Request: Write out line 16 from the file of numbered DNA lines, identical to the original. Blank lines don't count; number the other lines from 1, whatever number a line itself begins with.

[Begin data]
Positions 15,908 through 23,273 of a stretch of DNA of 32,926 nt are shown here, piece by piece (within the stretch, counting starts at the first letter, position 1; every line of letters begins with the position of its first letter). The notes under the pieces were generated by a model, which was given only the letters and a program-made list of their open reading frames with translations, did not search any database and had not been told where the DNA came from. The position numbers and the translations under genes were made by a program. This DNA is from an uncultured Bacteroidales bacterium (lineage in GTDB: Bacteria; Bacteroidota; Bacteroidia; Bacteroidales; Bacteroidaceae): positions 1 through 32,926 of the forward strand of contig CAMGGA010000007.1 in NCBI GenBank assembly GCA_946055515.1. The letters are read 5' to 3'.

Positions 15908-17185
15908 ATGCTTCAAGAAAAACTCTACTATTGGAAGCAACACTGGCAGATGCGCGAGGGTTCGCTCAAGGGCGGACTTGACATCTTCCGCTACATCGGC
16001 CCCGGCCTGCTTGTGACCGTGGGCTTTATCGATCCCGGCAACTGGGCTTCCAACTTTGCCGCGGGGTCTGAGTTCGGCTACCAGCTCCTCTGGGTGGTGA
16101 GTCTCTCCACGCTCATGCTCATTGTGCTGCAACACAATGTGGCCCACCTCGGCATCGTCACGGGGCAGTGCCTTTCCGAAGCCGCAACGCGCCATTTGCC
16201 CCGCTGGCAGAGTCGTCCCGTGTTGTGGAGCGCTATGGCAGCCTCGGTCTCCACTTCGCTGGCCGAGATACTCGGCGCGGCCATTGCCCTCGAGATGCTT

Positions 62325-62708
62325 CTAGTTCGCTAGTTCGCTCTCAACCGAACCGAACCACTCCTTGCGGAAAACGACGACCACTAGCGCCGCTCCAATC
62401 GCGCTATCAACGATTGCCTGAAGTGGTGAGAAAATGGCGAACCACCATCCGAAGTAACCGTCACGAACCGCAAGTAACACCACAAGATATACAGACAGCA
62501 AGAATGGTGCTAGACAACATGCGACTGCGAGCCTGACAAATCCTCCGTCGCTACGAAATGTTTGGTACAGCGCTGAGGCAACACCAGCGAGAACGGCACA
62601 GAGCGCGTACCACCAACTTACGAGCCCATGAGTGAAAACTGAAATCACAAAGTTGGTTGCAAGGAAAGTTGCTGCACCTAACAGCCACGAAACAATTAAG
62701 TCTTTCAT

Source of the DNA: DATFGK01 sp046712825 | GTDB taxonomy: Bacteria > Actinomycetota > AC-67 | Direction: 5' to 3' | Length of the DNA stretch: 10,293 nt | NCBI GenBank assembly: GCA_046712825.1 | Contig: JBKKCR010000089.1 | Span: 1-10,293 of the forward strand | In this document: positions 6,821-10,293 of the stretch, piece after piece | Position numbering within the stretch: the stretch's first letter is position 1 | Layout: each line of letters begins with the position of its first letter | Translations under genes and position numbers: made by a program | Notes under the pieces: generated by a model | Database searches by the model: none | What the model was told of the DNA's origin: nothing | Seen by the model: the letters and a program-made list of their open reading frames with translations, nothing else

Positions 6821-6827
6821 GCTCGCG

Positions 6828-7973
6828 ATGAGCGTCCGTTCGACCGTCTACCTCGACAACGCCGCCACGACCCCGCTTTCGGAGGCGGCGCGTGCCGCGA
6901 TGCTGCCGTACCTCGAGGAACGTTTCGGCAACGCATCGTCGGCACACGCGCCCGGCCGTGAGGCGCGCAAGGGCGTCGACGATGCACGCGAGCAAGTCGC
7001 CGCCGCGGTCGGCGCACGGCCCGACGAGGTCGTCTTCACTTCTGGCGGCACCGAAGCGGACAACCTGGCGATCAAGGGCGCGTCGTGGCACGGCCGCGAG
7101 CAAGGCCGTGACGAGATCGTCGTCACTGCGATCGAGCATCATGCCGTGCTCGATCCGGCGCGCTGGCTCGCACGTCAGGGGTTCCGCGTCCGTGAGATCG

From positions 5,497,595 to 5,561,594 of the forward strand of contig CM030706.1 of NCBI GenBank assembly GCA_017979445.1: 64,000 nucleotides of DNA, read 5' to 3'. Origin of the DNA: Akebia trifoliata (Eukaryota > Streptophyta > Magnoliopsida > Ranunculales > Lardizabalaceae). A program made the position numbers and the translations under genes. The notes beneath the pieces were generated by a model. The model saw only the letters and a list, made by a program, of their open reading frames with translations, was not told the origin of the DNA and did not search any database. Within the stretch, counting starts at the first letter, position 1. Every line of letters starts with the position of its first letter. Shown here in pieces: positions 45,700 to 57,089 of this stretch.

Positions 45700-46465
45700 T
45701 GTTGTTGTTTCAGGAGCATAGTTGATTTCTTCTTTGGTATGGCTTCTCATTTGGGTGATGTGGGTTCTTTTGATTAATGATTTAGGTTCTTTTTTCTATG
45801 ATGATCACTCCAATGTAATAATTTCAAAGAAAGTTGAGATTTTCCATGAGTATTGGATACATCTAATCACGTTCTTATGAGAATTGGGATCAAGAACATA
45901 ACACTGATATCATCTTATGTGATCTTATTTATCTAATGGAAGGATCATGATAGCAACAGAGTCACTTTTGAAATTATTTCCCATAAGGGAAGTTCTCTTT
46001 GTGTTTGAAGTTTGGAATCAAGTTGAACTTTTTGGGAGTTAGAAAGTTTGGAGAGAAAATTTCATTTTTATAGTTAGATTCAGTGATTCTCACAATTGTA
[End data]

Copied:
Positions 6828-7973